Still Time To Prep For New Thanksgiving Tradition


Most Thanksgiving traditions involve eating a week’s worth of food in one sitting, and watching dull pro football games on television. I’m not knocking that approach. No one loves the Thanksgiving feast more than I do, especially if creamed pearl onions, oyster stuffing and real cranberries are on the menu. And I seldom turn off a football game, no matter how lopsided or poorly played.

But there’s a decidedly healthier tradition that has gained a foothold in many communities: The Thanksgiving morning run. Some of these turkey trots and other events have been around a long time, but during the last 5 to 10 years they seem to have exploded in popularity.


Redding’s Turkey Trot attracted more than 2,000 people to the 6-mile run and 2-mile fun run and walk last Thanksgiving. In Sacramento, the Thanksgiving morning Run to the Feed the Hungry has grown in 17 years from a few hundred runners to about 30,000 participants.

You need to get in on this action, burn some calories, meet up with friends and feel less guilty about the gluttony later in the day. So that you don’t have any excuses, I’ll just put a link to the entry form for the Redding Turkey Trot right here.

If you’re going to be in Siskiyou County for the holiday, then sign up for the Turkey Trot near Fort Jones.

Celebrating the holiday in Southern Oregon? Register for the event in Medford.

You’ll also find Thanksgiving morning runs in Weaverville, Eureka, Quincy and probably just about every other town. Give thanks that you are able to get out there.


• The winter season has officially arrived at Lassen Volcanic National Park, where Highway 89 through the park is now closed because of snow. You can now drive only as far as Manzanita Lake at the park’s north end, or to the Kohm Yah-mah-nee Visitor Center at the south entrance. From those points, snowshoes or cross-country skis are necessary for exploring in the park. The other option is to hang out at the warm visitor center, watch the park film, and gaze out the window with a cup of hot coffee in your hand. These webcams provide views from the visitor center and near the north entrance.

• Veterans Day – this Thursday, November 11 – is a fee-free day at Lassen and all other national parks. Whiskeytown National Recreation Area is included in the free day.

• That’s a very green thumb and a big heart you’ve got, Shasta County. Local food pantries reported getting more than 14,500 pounds of fresh produce from backyard gardeners this past summer as part of the “Plant a Row for the Hungry” campaign. The donated fresh veggies and fruits not only provide nutritious food for folks in need, but they also permit the food banks to stockpile canned foods for the winter and holidays.

• The Shasta Regional Community Foundation has created the “Fund for Community Good.” Money in the fund will be spent on the most critical community needs as they arise, rather than for pre-determined programs or causes. “This fund allows us to be flexible and responsive,” said Kathy Ann Anderson, CEO of the foundation. “It’s great to know that donors have this avenue of giving and trust us to grant these funds where most needed.”

• Every Friday is Black Friday at Turtle Bay’s museum store, which is offering 20% off all purchases on Fridays in November. Turtle Bay members will get a full 25% off. The store – located at the Turtle Bay Exploration Park entrance, across the street from the Redding Convention Center – has a nice selection of educational and unusual toys, jewelry, must-have Sundial Bridge merchandise and more. You don’t need to buy a Turtle Bay park admission to shop at the store.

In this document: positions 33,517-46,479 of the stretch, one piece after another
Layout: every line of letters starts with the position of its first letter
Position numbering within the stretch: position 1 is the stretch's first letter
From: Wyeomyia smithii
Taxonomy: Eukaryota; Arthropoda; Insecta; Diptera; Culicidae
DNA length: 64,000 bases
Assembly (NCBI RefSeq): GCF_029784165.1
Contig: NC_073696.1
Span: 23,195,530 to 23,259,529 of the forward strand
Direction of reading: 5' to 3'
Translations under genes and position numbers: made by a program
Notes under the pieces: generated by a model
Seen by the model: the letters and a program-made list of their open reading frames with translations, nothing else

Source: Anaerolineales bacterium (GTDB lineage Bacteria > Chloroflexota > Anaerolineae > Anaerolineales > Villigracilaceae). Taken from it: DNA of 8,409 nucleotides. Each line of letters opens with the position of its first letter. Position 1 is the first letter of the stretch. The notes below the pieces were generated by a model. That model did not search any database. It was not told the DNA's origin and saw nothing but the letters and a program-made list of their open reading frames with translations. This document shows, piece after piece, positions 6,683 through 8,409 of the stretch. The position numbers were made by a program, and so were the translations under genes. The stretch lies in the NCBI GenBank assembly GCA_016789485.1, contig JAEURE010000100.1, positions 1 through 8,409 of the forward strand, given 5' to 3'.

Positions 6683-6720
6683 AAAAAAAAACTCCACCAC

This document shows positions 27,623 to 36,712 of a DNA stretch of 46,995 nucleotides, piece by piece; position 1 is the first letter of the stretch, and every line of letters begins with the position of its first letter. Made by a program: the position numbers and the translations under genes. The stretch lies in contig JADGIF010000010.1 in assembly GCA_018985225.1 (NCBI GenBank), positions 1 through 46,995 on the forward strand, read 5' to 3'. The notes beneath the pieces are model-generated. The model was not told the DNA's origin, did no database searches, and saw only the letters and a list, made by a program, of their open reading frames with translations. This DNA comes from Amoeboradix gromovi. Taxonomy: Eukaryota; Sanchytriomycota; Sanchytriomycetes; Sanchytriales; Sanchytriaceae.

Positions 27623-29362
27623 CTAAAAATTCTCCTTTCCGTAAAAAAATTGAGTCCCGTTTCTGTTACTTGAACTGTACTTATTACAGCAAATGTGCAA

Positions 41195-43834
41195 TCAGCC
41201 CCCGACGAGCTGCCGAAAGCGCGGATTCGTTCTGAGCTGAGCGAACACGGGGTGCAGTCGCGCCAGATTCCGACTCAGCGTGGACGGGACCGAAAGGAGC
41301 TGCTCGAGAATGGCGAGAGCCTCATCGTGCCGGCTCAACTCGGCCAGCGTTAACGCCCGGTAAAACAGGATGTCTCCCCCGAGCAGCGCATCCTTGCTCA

• Ted Dawson, a native Wintu, is scheduled to discuss “Acorns: A Native American Staple” at 1 p.m. this Sunday, November 14, at the Horsetown-Clear Creek Preserve west of Redding. There will be an opportunity for you to grind acorns with mortar and pestle, an activity that is a lot harder than it looks. Parking for the preserve is just off Clear Creek Road, about seven miles west of Highway 273. Call 241-2026 for more information.

shigley-mugshotPaul Shigley is senior editor of California Planning & Development Report, a frequent contributor to Planning magazine and figures six miles is worth at least two pieces of pie. He lives in Centerville. Paul Shigley may be reached at

A News Cafe, founded in Shasta County by Redding, CA journalist Doni Greenberg, is the place for people craving local Northern California news, commentary, food, arts and entertainment.

has been a professional journalist since 1987. For 12 years, he served as editor or senior editor of California Planning & Development Report, a statewide trade publication for land use planners, real estate development professionals and attorneys. Prior to that, he worked as a reporter or editor at newspapers in Redding, Grass Valley, Napa and Calistoga. Shigley's work also has appeared in the Washington Post, the Los Angeles Times, Planning magazine, Governing magazine, California Law Week, National Speed Sport News and elsewhere. In addition, he is co-author of Guide to California Planning, a college text and reference book, and is currently working on a book for the American Planning Association about the Bay Delta and California water resources. A graduate of California State University, Sacramento, Shigley has contributed to A News Cafe since 2009. He and his wife, Dana, live in western Shasta County.
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